The first story is of Sudanese women being lashed for wearing "indecent clothing". What was the indecent item you ask? Pants. Yes these women were punished with a physical beating for daring to wear what I wear every single day as a matter of routine. Think about that for a bit.

There are women in this world who are being limited against their will to wearing "women's garments". Perhaps they prefer pants to dresses. Perhaps they were experimenting with something different. Hell it doesn't really matter why they wore pants what matters is that the powers that be in that area of the world for "committing an indecent act or one which violates public morality or wearing indecent clothes", a charge that 3 women are awaiting hearings on received.

Women in this part of the world (the United States just so you know) get up in the morning and have a choice of several garments for their lower halves ranging from skirts, to dresses, to shorts, to pants and all in between (accounting for dress codes where applicable of course). What a day we live in when the garments one chooses can be dictated by law.

The second story is of women in India who before being able to participate in a state sponsored mass wedding were required to submit to an examination to verify that they had not participated in premarital sex. Along with being allowed to participate in this mass wedding the test was also required in order to qualify for a gift of 6500 rupees.

What a way to enforce the traditional value of making sure women of this culture remain pure for their future husbands. Not only are many of the women who attend these weddings basically forced to stay pure in order to go through them but many of them are also poor and the alure of a cash gift can be quite an incentive to save oneself.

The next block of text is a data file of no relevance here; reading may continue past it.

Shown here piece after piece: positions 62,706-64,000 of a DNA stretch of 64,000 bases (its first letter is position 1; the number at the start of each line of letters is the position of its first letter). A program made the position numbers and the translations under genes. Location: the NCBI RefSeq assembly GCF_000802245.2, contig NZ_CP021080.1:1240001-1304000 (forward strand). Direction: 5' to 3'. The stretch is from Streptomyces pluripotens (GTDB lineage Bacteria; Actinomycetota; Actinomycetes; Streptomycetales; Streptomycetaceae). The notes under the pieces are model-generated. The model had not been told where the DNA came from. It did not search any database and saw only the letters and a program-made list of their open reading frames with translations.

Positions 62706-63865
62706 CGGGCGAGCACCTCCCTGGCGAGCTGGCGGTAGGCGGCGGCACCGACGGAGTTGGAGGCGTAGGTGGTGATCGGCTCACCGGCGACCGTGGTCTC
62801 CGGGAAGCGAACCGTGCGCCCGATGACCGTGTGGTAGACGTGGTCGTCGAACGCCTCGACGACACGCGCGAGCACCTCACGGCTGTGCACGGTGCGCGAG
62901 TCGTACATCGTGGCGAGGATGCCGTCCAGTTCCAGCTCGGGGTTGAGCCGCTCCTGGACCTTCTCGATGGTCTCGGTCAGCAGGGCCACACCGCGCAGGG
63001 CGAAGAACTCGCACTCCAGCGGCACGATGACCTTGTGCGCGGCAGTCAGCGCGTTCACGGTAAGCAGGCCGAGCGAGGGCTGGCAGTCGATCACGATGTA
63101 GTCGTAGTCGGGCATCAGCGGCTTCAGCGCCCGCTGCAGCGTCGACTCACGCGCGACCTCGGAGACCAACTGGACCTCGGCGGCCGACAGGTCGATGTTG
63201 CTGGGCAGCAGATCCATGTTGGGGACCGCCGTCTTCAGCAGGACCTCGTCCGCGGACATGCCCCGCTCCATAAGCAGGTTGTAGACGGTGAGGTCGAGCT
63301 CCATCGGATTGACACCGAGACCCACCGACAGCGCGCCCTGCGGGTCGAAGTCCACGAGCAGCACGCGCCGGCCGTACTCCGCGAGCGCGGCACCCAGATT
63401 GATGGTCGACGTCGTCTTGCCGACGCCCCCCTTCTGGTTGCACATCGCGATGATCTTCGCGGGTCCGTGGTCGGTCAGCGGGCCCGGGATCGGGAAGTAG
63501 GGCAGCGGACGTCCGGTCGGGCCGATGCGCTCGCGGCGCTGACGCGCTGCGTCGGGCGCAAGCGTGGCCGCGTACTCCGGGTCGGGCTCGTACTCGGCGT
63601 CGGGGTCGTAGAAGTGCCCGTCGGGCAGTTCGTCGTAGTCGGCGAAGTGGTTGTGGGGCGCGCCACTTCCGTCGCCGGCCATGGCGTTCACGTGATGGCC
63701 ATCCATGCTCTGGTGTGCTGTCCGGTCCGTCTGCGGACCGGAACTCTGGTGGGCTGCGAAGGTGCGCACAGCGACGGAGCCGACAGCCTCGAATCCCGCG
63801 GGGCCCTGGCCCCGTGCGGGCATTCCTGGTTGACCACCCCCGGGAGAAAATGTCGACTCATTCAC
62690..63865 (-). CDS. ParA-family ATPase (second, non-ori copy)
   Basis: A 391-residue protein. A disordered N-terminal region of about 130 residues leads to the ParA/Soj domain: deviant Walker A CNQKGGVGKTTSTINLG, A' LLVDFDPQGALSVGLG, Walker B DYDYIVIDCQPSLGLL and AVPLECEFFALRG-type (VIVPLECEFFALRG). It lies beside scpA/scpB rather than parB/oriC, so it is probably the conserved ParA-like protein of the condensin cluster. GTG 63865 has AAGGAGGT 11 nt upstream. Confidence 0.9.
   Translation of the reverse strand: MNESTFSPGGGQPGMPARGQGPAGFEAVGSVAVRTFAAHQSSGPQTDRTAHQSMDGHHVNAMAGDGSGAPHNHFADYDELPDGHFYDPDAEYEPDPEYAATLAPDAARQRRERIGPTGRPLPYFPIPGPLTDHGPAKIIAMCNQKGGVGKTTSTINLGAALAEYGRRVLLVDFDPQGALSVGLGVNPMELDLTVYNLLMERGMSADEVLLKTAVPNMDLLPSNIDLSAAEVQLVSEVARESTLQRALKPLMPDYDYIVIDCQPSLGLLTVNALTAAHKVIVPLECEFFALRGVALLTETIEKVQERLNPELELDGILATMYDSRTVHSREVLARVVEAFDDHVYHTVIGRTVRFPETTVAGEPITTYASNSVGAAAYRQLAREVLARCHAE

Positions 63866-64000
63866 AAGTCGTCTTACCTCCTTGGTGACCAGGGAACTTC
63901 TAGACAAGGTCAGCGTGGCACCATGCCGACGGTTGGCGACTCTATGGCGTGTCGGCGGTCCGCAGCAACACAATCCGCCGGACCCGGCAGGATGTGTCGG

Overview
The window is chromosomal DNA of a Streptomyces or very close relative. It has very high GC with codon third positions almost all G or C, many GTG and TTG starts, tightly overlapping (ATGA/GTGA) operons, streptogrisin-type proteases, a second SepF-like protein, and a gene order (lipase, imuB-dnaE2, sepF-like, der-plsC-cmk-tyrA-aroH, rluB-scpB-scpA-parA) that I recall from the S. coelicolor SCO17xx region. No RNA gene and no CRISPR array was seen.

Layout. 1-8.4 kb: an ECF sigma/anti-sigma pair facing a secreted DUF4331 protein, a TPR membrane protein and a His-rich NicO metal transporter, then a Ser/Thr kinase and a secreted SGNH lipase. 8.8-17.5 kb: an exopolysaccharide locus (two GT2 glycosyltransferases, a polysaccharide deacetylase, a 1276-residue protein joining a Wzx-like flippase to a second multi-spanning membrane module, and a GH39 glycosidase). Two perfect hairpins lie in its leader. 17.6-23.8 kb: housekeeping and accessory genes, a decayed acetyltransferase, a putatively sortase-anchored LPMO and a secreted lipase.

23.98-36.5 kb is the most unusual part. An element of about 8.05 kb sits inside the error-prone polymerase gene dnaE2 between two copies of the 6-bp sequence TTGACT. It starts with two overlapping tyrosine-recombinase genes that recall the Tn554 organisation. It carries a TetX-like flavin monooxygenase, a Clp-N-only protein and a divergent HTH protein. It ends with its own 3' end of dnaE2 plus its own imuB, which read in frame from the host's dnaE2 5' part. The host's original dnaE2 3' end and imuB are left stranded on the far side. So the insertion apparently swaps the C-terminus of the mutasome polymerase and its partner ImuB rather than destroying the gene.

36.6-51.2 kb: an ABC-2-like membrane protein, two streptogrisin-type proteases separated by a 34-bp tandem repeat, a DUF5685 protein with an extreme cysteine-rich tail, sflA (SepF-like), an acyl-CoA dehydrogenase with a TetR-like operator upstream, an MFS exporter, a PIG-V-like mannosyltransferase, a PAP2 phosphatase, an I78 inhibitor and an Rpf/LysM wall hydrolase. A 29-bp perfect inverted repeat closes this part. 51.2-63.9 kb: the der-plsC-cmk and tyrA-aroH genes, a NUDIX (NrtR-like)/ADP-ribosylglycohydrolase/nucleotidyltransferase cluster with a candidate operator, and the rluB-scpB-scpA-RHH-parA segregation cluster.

Remember the people in these situations folks. These are some of the reasons that feminists do what they do.

Wednesday, July 1, 2009

Way to be selective...

There is a post at Feministing today about the reversal on reversal of the Ricci v. DeStefano case. Regardless of how one feels about the first decision or this recent decision to reverse that first decision there is nothing wrong with wanting to talk about it. However when talking about it there is no need for a blatant disregard for past decisions on various -isms.
...why is racial discrimination only considered an offense when it is women or people of color being biased against whites?

What a nice way to disregard all the past lawsuits launched and won over sexist, racist, ageist, and who knows how many other discriminatory practices.

I find it very amazing how people can manage to remember to lump all whites or all males together when its time to blame them for something but then turn around and forget about them when it comes time to acknowledge their efforts. For this country to be run by rich old white guys that don't care about anyone that isn't like them there sure as hell someone out there helping these people get justice for being wronged.

Thankfully someone did call her out on this question (although I'm not sure if its a good thing or a bad thing that no one else said anything):

Denny's, Abercrombie, Apple computers, Morgan Stanley, Wal-Mart, and about a zillion other rightfully sued companies would beg to differ. I'm sure they wish you were right, but you're not and they were not.

Racial discrimination is wrong no matter who the perpetrator is and no matter who the victim is.(Links added by me.)

It's one thing to say that there is still a lot to be done but to ignore the fact that wrongs are being righted and injustices are being corrected (or compensated as best as possible) when it is convenient undermines the people in the system that are trying to make things right for those victims and it erases the victims that were wronged.